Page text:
Food, energy, and water systems, especially in drylands, are vulnerable to projected changes in climate – primarily changes in the timing and amount of precipitation and rising air temperatures. For the most part, we grow non-dryland adapted food within a dryland climate through a reliance on irrigation, and the water resource requirements are large and increasing. At the same time, renewable energy in drylands is vulnerable to the same warming trends that threaten food systems. The abundance of sunlight in the southwest US constitutes a significant solar energy resource.
Cobre Valley Small Town Forum on Water
The WRRC and Cobre Valley community partners are convening a forum to facilitate discussion about water resources management among elected officials, utility and planning staff, natural resources experts, and local leaders. In the relatively small area of 100 square miles, the Cobre Valley is home to a number of water uses, natural resources, and human communities. Water resources have historically been managed separately; however, water scarcity and legal determinations on the horizon make it more necessary than ever for these communities and water users to: 1) agree on the status of water resources in Cobre Valley, and 2) establish priorities for their management and coordination.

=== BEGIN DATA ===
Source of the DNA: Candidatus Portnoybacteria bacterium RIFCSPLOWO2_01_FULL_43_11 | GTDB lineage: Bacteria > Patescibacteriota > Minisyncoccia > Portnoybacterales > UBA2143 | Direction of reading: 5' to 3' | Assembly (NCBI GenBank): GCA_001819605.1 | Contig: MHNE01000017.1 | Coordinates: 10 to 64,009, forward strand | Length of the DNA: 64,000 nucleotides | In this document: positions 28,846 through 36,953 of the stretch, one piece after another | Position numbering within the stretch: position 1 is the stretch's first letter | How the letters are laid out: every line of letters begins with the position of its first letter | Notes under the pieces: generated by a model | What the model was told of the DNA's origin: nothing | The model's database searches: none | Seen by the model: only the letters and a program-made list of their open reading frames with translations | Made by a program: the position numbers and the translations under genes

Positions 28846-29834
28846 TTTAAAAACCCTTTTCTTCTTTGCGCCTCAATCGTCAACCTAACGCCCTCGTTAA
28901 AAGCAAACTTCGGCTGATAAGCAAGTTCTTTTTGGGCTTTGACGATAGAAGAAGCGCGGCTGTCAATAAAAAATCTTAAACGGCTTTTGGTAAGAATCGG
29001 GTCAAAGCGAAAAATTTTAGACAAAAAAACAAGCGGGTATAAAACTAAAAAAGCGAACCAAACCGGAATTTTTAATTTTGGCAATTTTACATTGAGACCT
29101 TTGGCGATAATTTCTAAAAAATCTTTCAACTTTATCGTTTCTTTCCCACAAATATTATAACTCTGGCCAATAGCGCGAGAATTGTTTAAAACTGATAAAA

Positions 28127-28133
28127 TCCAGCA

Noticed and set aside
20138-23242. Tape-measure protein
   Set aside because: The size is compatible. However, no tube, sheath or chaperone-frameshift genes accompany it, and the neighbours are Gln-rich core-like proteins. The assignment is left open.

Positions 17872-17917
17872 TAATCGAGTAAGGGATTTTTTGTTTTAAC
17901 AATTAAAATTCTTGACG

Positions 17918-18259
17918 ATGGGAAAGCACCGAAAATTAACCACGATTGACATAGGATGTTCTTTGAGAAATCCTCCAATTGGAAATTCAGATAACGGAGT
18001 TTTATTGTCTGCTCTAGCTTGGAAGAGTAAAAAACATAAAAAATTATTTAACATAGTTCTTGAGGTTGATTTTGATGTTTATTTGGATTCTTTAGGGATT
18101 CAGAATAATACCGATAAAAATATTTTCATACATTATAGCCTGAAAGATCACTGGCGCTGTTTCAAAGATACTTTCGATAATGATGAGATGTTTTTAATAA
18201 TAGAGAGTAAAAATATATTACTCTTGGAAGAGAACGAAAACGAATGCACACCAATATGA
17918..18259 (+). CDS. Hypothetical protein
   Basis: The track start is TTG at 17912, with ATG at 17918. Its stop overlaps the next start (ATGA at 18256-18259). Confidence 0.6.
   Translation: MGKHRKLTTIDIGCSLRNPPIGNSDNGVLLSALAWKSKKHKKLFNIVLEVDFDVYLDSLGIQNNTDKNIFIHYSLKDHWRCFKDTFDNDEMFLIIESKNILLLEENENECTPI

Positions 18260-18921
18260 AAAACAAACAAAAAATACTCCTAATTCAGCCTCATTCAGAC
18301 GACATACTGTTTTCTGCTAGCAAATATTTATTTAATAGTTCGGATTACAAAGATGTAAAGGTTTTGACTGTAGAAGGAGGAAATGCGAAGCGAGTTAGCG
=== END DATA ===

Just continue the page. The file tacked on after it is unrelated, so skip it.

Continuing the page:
A watershed-wide approach to resolving water issues has benefits that individual efforts cannot provide. The Small Town Forum will build common understanding about water resources issues, enhance regional decision-making capacity, and develop an approach for implementing cooperatively identified next steps.
To learn more, view the following resources:
Agrivoltaics: co-locating agriculture and photovoltaics to increase food and energy production while decreasing water use
Upper Gila Watershed Forum
The annual Upper Gila Watershed Forum on January 11, 2019, in Thatcher, Arizona will feature daylong discussion, presentations, and activities focused on "Adapting to a Hotter and Drier Future."
WRRC Conference 2019 - Arizona Runs On Water: Scarcity, Challenges, and Community-based Solutions
How do Arizona communities ensure that they have sufficient water to meet their future needs? This is the critical question being addressed at the upcoming UA Water Resources Research Center annual conference